“My daughter’s eight years old, she doesn’t watch MTV, she watches kids’ movies … they’re going to be dancing and singing to songs that are popular on the radio right now…”
They’re going to be dancing to the songs the ADULTS in their lives allow them to dance to. See, you are the parent, and it is up to YOU to police not only what your kids are listening to, but also what song your child’s dance instructor chooses for them to dance to. It’s called parenting, and that involves more than writing a check for expensive dance lessons.
“In terms of the costuming, the costumes are designed for movement, and to show body lines … in terms of the costumes being inappropriate, it’s very normal within that context.”
Uh huh. Leotards manage to both allow movement and show body lines quite well for ballet dancers. Your girls couldn’t have had a dance choreographed that showed off their dance moves just as effectively, and been costumed more appropriately, while still being able to move freely and show off body lines? Yeah, that’s what I thought.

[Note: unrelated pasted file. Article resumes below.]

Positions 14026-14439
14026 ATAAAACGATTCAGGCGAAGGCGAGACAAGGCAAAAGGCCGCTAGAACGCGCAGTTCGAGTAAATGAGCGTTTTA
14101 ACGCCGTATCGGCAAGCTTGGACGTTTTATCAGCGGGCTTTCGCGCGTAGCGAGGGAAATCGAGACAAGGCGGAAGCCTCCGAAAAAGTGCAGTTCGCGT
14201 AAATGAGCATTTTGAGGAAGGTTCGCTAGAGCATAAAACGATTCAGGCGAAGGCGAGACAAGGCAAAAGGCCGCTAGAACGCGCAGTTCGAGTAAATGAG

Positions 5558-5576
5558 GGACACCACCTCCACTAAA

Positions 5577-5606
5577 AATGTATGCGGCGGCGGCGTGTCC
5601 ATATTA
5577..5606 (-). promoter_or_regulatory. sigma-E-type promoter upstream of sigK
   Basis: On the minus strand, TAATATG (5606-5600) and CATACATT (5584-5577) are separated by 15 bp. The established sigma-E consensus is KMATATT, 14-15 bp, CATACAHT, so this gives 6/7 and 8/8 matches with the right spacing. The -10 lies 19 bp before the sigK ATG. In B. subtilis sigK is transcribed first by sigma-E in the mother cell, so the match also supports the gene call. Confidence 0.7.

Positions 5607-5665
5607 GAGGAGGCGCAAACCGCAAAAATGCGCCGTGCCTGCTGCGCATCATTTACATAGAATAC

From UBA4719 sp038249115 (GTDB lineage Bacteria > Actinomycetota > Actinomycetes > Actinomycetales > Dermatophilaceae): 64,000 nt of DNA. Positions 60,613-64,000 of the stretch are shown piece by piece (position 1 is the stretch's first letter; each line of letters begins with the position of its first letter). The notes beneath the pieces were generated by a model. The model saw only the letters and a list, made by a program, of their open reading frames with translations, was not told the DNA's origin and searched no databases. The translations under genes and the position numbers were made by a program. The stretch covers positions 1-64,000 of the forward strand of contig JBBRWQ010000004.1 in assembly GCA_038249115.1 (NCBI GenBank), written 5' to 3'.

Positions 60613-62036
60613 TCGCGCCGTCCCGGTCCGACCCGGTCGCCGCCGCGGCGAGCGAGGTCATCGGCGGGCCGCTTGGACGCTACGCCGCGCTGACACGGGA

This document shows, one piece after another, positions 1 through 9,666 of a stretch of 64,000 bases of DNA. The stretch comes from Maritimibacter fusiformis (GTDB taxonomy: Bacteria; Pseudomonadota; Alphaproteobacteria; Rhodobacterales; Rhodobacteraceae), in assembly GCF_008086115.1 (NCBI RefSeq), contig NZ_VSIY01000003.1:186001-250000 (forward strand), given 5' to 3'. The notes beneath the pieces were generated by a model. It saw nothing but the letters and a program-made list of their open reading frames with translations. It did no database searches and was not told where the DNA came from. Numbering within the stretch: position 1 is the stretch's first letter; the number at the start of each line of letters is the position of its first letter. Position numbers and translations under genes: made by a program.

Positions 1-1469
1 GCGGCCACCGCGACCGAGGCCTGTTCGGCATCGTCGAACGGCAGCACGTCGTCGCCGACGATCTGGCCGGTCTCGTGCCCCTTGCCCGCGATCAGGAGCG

“They’re more covered up than they would be if they were swimming.”
Presumably, your daughter isn’t in her bikini at the beach or the swimming pool shaking her money maker in the faces of men in lounge chairs. Context, dude.
Let’s look at this another way. The dad being interviewed in this video tries to make the (LAME) argument that this was never intended to be viewed by millions of people … as if it being limited only to the audience that was there makes it okay because it’s “completely normal.” Riiiiight.
What do you suppose would happen if any one of these parents videotaped their daughter, in this costume, doing these dance moves to this song, and then put it up on a website and charged people (like, say, men with a sexual preference for young girls) a fee to watch it. Would that be okay? I mean, it’s not hurting the girl any, because she’s just doing what she loves, right? Giving it 110%, whoo-hoo! Attagirl. And if she doesn’t KNOW that pervs are out there masturbating to her eight-year-old self gyrating in a stripper outfit, what’s the harm, right? Sorry, Daddy-O. You allowed your daughter to be sexualized and objectified, cheered her on while it was happening, and now you’re rationalizing your bullshit when people call you on it.